Writers for the New York Times say that the publication put their black colleagues “in danger” by running an op-ed written by Republican Arkansas Sen. Tom Cotton.
Cotton’s op-ed, published Wednesday, called for the U.S. military to be potentially deployed to “restore order” amid nationwide protests over the death of George Floyd. Some of these protests have been peaceful, while others have turned violent and destroyed communities.
Cotton’s call, which followed President Donald Trump’s vow to deploy the U.S. military if states did not call in the National Guard, sparked backlash among NYT writers, who shared the same message Wednesday on Twitter:
“Running this puts Black @NYTimes staff in danger.”
NYT reporters in a rare open revolt over the opinion side running Tom Cotton’s op-Ed calling to deploy the military to “restore order.” pic.twitter.com/MgLuR8EunJ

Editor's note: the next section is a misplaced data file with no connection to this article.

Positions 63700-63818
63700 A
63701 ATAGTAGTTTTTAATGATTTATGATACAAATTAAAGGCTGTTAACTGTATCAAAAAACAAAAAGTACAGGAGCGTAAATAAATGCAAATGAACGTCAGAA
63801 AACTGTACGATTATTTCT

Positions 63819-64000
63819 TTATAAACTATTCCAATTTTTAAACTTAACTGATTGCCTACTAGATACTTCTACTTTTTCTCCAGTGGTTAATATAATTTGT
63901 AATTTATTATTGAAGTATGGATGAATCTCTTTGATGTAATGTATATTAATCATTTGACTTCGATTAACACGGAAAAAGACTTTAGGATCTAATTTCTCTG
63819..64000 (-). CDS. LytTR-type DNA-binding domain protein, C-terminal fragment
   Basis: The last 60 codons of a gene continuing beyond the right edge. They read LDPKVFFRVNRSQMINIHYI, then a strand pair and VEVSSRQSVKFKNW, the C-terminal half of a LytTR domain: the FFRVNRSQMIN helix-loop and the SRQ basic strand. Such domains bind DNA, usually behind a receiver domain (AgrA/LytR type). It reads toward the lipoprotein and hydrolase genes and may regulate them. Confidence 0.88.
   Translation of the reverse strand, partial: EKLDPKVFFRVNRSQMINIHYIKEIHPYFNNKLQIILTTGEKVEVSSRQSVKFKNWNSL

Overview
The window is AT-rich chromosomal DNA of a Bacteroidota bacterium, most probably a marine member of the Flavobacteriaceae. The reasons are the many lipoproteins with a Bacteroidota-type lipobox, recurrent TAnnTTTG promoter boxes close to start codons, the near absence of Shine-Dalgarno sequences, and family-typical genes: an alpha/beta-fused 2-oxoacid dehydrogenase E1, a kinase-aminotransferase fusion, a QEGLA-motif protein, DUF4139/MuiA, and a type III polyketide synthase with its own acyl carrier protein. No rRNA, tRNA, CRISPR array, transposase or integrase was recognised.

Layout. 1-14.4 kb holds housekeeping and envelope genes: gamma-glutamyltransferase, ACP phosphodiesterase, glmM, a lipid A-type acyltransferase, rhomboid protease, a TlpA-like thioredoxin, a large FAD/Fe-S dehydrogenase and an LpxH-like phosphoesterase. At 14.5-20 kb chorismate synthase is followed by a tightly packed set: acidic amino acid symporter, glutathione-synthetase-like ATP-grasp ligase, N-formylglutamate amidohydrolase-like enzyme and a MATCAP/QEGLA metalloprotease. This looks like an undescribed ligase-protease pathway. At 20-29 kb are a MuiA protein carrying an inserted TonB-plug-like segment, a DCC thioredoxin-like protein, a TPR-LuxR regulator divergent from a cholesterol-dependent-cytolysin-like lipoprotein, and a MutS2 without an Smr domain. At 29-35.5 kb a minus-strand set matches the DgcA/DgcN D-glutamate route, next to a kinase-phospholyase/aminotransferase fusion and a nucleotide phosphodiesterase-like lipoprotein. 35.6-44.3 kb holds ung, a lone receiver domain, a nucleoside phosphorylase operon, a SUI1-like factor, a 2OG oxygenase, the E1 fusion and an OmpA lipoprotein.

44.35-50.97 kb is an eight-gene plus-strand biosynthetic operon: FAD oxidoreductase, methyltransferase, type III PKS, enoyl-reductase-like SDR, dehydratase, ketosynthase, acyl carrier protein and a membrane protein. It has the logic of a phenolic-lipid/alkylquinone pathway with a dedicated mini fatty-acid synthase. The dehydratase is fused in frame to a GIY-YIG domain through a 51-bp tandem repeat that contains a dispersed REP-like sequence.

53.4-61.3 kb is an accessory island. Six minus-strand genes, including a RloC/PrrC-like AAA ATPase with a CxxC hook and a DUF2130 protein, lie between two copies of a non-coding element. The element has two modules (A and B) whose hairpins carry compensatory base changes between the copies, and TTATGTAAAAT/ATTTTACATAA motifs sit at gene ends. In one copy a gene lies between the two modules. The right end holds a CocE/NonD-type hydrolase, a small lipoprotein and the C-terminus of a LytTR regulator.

— Alex Thompson (@AlxThomp) June 3, 2020
“Running this puts Black @nytimes staff in danger *and* it’s FUCKING DUMB AS SHIT. I stand with my colleagues,” NYT columnist Kyle Buchanan added. (RELATED: NYT Caves To Backlash, Changes Headline About Trump’s Vow To Deploy US Military Amid Riots)
Styles editor Lindsey Underwood, Styles reporter Taylor Lorenz, writer Caity Weaver, staff writer at NYT Magazine Jenna Wortham, senior editor of digital storytelling Kwame Opam and freelance journalist Jacey Fortin were just a few others at the publication who tweeted the message.
— Sandra E. Garcia (@S_Evangelina) June 3, 2020
Sewell Chan, the former NYT editor for the opinion side, tweeted that “the decision to publish @SenTomCotton calling for troop deployments to quell unrest falls short of sound journalistic practice.”
Chan continued to explain the op-ed’s apparent failings in a lengthy thread. He noted that Cotton “calls for ‘an overwhelming show of force to disperse, detain and ultimately deter lawbreakers'” and wrote that the senator “offers no evidence that existing law enforcement efforts—by National Guard troops, county sheriffs, city police departments—is failing.”
The former editor added that “the Cotton piece isn’t original, or even timely.”
“#TruthMatters, and I will always read and love @nytimes,” Chan wrote. “But the richest, largest and most powerful newspaper in America needs to exercise discretion and prudence in the use of its platform. This fell far short.”